In their latest Quarterly Threat Report, McAfee Labs suggests that the crypto craze isn’t going to end anytime soon. The consistent rise in crypto mining activities during the second quarter of 2018 shows that falling crypto prices do not deter the miners who continue to reap profits. Hackers are equally enthusiastic about digital coins as their activity increased during the quarter too. The report gives plenty of reasons for individuals and organizations to worry.
Cryptojacking Increased in Q2
During the second quarter of 2018, cryptojacking incidents witnessed an 86-percent rise. In 2017, cryptocurrency ransomware became the talk of the town as the WannaCry malware hit several thousand computers around the globe and asked for crypto ransoms to be paid by administrators. Crypto mining malware is now gaining ground, making several organizations and individuals pay hefty power bills and slowing down their systems.
The growth in cryptojacking samples during the second quarter of 2018 was lower than the first quarter of 2018. However, we must note that the start of Q1 2018 saw a rapid rise in crypto prices, leading to a massive growth in valuation. In the last quarter of 2017, when the prices were still peaking, about 400,000 instances of crypto mining malware were found, which grew to a staggering 2.9 million samples in the first quarter.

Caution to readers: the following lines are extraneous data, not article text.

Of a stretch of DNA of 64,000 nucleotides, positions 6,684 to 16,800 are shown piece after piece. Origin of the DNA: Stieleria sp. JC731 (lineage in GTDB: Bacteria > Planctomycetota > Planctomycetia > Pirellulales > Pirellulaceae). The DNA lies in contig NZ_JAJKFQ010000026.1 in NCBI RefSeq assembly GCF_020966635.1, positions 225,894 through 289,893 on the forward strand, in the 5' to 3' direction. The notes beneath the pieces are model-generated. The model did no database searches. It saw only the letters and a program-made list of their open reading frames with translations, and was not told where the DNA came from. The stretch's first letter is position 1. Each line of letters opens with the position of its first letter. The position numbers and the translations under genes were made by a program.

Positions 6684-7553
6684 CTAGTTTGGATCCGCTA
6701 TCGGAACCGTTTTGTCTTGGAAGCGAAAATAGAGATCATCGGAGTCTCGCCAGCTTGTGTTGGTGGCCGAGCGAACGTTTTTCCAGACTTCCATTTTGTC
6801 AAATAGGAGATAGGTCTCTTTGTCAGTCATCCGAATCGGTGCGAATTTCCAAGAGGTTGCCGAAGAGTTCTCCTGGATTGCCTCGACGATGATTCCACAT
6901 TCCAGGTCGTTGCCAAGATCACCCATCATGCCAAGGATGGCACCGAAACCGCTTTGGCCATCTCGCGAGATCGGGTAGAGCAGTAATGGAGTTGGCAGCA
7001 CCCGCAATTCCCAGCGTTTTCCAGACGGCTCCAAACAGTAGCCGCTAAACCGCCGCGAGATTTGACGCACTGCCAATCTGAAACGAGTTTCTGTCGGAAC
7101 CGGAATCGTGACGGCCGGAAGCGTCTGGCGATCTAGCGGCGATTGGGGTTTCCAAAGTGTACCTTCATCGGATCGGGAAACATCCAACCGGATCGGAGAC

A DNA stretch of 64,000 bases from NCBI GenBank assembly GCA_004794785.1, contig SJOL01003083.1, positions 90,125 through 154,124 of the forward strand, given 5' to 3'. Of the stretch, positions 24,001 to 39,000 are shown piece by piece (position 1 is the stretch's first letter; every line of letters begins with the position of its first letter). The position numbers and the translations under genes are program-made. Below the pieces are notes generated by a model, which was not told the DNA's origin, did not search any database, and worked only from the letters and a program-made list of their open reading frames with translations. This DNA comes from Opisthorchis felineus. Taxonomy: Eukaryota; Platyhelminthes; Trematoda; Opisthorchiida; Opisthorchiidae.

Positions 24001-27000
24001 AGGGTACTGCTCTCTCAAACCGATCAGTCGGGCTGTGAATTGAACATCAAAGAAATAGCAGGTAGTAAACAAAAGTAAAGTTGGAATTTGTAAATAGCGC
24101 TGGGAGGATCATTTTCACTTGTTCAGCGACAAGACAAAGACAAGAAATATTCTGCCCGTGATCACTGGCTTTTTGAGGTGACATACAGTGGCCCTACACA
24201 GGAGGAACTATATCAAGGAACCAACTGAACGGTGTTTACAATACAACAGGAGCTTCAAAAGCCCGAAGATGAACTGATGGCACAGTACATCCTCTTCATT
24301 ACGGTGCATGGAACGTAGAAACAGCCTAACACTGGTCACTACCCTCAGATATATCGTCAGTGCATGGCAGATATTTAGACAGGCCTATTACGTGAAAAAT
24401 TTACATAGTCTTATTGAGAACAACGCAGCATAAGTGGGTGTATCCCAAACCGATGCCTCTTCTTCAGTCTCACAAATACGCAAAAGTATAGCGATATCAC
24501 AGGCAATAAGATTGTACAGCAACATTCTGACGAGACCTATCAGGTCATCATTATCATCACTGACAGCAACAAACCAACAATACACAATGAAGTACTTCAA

Since then, the market has remained bearish. Therefore, an 86-percent increase in cryptojacking is still huge.
Who Are Becoming the Victims?
McAfee Labs suggests that cryptojacking targets do not have to be a broad group of victims. Some hackers are also targeting specific groups of users. For instance, a crypto mining malware strain is targeting gamers who frequent a Russian forum. The strain poses as a “mod” and claims to enhance popular games. By looking more authentic to the forum users, the strain gets gamers to download malicious software, which uses their computing resources to mine cryptocurrencies.
The primary target of crypto mining malware is personal computers, but there are instances of Android phones in China and Korea being exploited by ADB.Miner malware. The senior principal engineer and lead scientist with McAfee Advanced Threat Research, Christiaan Beek, commented on the state of the market, saying:
“A few years ago, we wouldn’t think of internet routers, video-recording devices, and other Internet of Things devices as platforms for crypto mining because their CPU speeds were too insufficient to support such productivity.”
He said that a large volume of these devices now stay online consistently and may have weak passwords, which could further encourage cryptojacking acts. He explained:
“If I were a cybercriminal who owns a botnet of 100,000 such IoT devices, it would cost me next to nothing financially to produce enough cryptocurrency to create a new, profitable revenue stream.”